Tunable materials clear the way for advanced optics
Now you see it, now you don't. In books and movies, wizards use magic spells to make the visible see-through.
In reality, materials with properties called phase transitions can pull off a similar trick, changing from clear to cloudy depending on the temperature or application of an electric field.
A multi-institutional team of researchers has developed a way to precisely engineer the temperatures at which vanadium dioxide—a material used in high-tech applications ranging from homes to satellites—will undergo phase transition. Their work, published today in the journal Nano Letters, could lead to new types of tunable materials for optics, camouflage and thermal regulation.
"Essentially, any optical component would be better if it were tunable," says Mikhail Kats, senior author of the study and a University of Wisconsin–Madison professor of electrical and computer engineering.
Rather than relying on mechanical components to focus a camera lens or telescope eyepiece, a tunable material could change its innate optical properties on demand.
Scientists have known for more than 50 years that substances like vanadium dioxide can transition between opaque and transparent. However, these materials typically switch under only one particular set of conditions, limiting their applicability.
"In most phase-transition materials, the change occurs at conditions that are far from room temperature, and thus are difficult to incorporate into useful devices," says Kats.
The researchers not only changed vanadium dioxide's intrinsic shift point from 155 degrees Fahrenheit to below 70 degrees, they successfully tuned the transition for that material across a variety of specific temperatures—ranging from typical indoor comfort to medium-rare hamburger.
"This finding is going to open up new frontiers in photonic devices," says collaborator Shriram Ramanathan, a professor of materials engineering at Purdue University.
Additionally, because optical and physical properties arise from the same underlying physical principles, vanadium dioxide's thermal and electrical conductivities also shift with the transition. These types of materials could be used, for example, in homes as "smart" walls or windows that respond to the environment.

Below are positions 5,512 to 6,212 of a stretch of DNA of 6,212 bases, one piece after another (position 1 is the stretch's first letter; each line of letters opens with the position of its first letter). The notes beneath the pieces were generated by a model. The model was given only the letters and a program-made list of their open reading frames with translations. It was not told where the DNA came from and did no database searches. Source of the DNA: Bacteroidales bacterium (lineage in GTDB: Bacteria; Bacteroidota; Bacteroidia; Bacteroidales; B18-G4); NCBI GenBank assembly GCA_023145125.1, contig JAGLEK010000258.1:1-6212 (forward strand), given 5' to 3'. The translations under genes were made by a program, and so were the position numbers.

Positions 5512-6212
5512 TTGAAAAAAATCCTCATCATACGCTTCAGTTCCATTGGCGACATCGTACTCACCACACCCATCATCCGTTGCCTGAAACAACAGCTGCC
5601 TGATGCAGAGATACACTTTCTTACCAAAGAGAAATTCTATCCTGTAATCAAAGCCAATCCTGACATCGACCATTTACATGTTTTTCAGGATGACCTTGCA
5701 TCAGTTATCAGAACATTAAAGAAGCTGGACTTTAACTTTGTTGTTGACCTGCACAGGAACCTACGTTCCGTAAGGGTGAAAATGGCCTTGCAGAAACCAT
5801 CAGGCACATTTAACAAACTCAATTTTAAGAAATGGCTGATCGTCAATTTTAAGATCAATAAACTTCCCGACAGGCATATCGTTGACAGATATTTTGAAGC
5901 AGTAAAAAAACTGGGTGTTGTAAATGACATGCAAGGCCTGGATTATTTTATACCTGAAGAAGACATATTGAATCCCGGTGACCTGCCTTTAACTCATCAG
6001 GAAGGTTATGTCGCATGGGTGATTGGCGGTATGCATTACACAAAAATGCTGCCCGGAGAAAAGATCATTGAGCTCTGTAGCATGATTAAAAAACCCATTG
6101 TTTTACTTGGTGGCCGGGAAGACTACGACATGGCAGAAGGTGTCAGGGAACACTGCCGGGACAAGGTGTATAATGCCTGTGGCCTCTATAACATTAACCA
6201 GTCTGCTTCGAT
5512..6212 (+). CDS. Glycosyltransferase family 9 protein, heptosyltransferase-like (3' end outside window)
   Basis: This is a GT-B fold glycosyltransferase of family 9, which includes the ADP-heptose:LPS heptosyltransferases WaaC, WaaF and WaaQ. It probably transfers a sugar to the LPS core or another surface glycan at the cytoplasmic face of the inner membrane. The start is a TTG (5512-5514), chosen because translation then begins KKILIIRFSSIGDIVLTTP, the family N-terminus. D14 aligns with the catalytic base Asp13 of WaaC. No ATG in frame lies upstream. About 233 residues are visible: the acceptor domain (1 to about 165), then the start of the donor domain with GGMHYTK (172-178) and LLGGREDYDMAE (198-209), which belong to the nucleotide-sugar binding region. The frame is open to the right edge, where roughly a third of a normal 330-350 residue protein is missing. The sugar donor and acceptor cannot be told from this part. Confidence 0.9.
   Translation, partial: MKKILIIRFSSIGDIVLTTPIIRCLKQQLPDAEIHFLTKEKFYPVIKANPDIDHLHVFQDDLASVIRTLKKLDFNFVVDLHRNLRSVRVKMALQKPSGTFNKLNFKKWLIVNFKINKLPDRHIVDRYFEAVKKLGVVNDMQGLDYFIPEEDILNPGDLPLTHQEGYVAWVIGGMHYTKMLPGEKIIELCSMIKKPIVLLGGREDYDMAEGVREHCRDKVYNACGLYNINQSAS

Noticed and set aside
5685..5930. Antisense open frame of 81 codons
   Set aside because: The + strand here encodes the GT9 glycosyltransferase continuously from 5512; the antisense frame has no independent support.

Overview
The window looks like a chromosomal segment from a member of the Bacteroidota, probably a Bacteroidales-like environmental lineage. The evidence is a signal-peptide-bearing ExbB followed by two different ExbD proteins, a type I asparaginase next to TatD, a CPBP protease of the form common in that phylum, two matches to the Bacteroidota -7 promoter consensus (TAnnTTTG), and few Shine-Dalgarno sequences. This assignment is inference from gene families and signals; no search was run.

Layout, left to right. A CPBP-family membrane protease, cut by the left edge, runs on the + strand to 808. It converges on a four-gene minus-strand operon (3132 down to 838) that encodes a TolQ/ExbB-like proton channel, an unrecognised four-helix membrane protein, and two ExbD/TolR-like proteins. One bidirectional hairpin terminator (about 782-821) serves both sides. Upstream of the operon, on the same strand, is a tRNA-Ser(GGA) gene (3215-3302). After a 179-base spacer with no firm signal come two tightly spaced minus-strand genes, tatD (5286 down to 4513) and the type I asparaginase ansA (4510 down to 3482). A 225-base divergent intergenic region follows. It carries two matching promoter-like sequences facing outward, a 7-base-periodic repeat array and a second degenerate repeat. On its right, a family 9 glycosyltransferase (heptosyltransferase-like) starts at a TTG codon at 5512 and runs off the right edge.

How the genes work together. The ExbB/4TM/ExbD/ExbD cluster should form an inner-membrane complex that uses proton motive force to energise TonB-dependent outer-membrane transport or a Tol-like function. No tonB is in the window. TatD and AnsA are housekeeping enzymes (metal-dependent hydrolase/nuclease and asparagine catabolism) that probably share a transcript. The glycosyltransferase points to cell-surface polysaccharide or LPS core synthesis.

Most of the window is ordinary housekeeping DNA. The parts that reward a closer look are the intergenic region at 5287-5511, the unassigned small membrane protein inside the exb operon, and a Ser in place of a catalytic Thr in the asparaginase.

"Objects designed to emit light efficiently at high temperatures but not at low temperatures could be used as purely passive temperature regulators that don't require external circuitry or power sources," says Kats.
Materials with this unprecedented versatility could also create new types of thermal camouflage.
"Structures designed to emit the same amount of thermal radiation no matter the temperature could be used to hide objects from infrared cameras," says Kats.
Previously, researchers attempting to change the transition temperatures of vanadium dioxide introduced impurities while trying to uniformly alter the material's entire surface.
Instead, Kats and colleagues bombarded specific regions of the vanadium dioxide with energetic ions. Ion irradiation creates defects in materials, usually an unintended side effect. However, collaborator Carsten Ronning, a professor of solid state physics at the Friedrich Schiller University of Jena in Germany, says the researchers' advance capitalizes on those defects.
"The beauty in our approach is that we take advantage of the 'unwanted' defects," he says.
Directing the ion beam at specific regions of a surface allowed the researchers to make nanoscale modifications to the material.
"We can precisely control the transition temperature everywhere on the sample, with roughly 20-nanometer precision," Kats says. "We have been able to use this method to create effective materials which have multiple phase transitions at the same time."
This technique enabled them to design and create a novel optical polarizer that changes selectivity based on the temperature.